Referring to FIG. 2 of the Drawings: This frontal section shows the left half of keyboard 1 and scissor-linkage 10 in open position and the right half in closed position. In particular this view shows keys 2 mounted on the plurality of microbusbars 12, the plurality of braces 14 just below, the projecting positional guides 33 that mate with indented positional guides 34 (outlined in dotted lines) located in computer body 20, and the left keyboard supports 27L-O and 28L-O in open position. The right half of this view shows in dotted lines the open position of keyboard 1R-O, scissor-linkage 10R-O, and right keyboard braces 27R-O and 28R-O.
Referring to FIG. 3 of the Drawings: This left side view of the keyboard 1 and scissor-linkage 10 in open position shows the leftmost keyboard keys 2 mounted on the leftmost microbusbar 12, leftmost brace 14 just below which includes projecting handle 18L-O, left keyboard supports 27L-O and 28L-O in open position, and the leftmost projecting positional guide 33 which mates with the leftmost indented positional guide 34-O (shown in dotted lines) in computer body 29. Also shown in dotted lines is the leftmost indented positional guide 34-C in computer body 20 which receives said projecting positional guide 33 when the keyboard/scissor linkage assembly is in closed position. This view also shows in dotted lines the position of keyboard 1-C and scissor-linkage 10-C in closed position. A right side view of this assembly is essentially a mirror image of the left side view.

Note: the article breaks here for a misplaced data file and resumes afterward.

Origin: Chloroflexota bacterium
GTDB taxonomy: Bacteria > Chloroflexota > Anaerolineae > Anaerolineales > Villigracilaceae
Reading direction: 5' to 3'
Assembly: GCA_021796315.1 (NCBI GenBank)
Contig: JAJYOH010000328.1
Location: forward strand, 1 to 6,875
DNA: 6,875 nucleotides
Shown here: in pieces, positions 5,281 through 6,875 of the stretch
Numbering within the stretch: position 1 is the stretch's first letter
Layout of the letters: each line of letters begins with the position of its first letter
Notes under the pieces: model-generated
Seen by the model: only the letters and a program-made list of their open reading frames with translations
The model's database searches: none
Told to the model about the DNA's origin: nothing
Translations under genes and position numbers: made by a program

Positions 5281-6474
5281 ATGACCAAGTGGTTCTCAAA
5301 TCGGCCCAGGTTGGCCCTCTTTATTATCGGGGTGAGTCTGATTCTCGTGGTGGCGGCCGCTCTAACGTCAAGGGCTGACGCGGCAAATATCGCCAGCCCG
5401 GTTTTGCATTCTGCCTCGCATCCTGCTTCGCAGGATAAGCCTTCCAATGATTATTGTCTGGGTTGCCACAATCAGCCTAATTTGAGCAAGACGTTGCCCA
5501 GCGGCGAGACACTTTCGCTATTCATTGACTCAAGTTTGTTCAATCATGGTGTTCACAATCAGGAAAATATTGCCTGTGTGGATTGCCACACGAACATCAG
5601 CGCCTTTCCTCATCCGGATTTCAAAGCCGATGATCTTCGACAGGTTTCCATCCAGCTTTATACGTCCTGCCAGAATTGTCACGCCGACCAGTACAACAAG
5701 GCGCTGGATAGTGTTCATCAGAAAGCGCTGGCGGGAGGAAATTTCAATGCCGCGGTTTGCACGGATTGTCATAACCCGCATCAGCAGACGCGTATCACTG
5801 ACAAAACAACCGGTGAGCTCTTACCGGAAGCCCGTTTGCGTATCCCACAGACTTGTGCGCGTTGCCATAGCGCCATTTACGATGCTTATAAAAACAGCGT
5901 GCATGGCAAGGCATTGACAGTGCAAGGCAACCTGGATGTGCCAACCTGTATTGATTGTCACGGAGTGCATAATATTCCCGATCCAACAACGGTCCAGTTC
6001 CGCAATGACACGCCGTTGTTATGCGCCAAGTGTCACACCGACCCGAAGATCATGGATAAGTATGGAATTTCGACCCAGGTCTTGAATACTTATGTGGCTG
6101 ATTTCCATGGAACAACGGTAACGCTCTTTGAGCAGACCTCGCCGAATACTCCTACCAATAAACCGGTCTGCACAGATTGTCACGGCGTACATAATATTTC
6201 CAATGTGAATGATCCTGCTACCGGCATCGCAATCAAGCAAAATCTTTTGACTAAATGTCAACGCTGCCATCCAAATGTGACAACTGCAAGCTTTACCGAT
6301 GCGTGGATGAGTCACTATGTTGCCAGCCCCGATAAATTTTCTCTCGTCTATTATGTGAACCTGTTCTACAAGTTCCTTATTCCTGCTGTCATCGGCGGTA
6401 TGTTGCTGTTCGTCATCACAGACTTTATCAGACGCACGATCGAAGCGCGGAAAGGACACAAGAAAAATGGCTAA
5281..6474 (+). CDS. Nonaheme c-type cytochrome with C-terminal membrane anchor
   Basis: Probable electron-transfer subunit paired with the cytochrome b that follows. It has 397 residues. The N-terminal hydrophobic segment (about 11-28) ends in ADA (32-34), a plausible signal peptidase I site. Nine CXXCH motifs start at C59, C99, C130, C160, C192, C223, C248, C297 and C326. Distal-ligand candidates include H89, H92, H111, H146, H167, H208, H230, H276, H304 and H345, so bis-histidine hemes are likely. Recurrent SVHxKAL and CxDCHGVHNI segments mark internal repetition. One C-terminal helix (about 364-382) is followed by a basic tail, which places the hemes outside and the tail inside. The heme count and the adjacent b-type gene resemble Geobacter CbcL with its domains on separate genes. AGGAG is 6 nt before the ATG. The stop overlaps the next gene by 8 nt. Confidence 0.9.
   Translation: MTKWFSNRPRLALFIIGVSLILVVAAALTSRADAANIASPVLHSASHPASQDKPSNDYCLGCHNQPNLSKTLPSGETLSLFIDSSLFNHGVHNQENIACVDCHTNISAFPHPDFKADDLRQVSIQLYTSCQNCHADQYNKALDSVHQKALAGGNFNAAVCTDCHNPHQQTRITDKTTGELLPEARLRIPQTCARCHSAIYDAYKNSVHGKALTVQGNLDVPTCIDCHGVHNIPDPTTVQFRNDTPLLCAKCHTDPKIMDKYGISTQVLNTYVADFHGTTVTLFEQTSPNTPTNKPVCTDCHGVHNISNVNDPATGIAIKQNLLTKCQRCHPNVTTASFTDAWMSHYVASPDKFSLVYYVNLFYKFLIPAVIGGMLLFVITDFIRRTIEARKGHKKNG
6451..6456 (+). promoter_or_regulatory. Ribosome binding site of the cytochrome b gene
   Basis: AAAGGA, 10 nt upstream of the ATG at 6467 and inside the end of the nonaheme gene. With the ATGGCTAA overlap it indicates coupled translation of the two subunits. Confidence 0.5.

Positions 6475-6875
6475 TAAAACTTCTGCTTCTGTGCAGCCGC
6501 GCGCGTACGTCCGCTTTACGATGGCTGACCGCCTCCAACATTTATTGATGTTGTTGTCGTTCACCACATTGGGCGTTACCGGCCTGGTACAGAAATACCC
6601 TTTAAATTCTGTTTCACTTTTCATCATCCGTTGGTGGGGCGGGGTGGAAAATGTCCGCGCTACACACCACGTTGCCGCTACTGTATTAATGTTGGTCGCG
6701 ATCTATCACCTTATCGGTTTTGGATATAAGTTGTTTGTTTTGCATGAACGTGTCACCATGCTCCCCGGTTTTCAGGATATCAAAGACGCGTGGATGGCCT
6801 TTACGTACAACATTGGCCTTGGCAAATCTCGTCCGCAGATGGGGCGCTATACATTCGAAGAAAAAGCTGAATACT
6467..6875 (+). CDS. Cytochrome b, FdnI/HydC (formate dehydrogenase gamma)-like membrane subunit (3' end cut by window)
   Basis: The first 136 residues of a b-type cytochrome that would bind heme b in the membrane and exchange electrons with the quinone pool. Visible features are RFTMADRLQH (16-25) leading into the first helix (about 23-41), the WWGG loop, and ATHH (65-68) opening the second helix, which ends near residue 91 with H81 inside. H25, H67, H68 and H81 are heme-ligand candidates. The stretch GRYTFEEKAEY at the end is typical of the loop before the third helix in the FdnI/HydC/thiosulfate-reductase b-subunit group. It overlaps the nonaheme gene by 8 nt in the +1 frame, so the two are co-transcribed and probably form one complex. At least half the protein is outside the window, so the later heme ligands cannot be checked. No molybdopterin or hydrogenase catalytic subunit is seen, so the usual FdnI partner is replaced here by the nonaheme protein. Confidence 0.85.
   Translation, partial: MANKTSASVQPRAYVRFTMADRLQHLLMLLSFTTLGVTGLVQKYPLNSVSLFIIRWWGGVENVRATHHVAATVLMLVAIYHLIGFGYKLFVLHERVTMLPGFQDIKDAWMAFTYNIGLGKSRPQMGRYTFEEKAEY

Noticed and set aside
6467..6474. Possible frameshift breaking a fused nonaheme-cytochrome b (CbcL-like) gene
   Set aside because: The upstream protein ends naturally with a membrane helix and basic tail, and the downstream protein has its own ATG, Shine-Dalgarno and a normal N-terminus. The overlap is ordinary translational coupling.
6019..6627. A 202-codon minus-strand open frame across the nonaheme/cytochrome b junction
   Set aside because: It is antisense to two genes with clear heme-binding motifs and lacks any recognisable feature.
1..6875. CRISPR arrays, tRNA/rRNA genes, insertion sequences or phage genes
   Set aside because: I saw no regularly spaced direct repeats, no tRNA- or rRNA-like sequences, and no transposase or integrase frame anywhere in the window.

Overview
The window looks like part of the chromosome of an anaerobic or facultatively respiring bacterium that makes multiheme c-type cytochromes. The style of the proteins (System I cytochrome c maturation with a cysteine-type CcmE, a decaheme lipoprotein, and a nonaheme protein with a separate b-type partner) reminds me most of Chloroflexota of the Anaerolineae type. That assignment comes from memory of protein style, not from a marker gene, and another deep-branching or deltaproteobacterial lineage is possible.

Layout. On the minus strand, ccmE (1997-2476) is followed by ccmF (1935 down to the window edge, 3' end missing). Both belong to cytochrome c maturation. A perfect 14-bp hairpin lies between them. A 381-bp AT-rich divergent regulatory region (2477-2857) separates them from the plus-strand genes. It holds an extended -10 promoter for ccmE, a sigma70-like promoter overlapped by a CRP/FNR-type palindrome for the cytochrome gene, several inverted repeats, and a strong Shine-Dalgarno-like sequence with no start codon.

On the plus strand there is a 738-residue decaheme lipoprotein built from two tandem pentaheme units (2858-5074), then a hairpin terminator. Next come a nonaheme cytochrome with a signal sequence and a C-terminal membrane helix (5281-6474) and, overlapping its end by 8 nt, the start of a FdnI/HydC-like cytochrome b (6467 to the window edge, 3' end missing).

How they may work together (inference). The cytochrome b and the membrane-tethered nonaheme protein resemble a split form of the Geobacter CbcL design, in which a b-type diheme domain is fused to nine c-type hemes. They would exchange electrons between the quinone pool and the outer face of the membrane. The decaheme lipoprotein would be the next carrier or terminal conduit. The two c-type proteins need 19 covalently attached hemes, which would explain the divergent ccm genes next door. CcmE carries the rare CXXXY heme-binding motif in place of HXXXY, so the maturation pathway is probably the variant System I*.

Referring to FIG. 3A of the Drawings: As explained above, this is an enlarged section through a front connector of the keyboard's scissor-linkage.
Referring to FIG. 4 of the Drawings: In this top view of several keyboard keys, key A is an outline of a typical `Chiclet` style key from a standard computer keyboard. Note the rectangular aspect of key A's top surface, its standard depth or front-to-back dimension D, its standard width or side-to-side dimension W, and its straight side edges. Then note that the other keys to the right have the same depth and width as key A but their side edges have various indented profiles 6 which allow any two of said other keys having matching profiles to interlock so their centers will be closer together when in the same plane than could occur with two side-to-side keys A. These keys can have a variety of other configurations without any of them diverging from the essential nature of what has been described herein.
Referring to FIG. 5 of the Drawings: This is a microcircuitry diagram of the left side of keyboard 1 including spinebar 11 (the microcircuitry on the right side of keyboard 1 is essentially a mirror image of that on the left side). In this top view keyboard keys 2 and microbusbars 12 are located somewhat as they would be on an actual keyboard 1; however, keys 2 are shown not as they actually look but as circles containing the character each key types (but all the nonalphanumeric keys are blanks as their multi-letter characters are not adaptable to this format), busbars 12 are shown not in solid but partial dotted lines, and spine bar 11 is shown as wider than the other busbars 12 (in order that the larger number of conductors in this busbar may be clearly portrayed) even though in most embodiments this bar has the same width as the other busbars 12.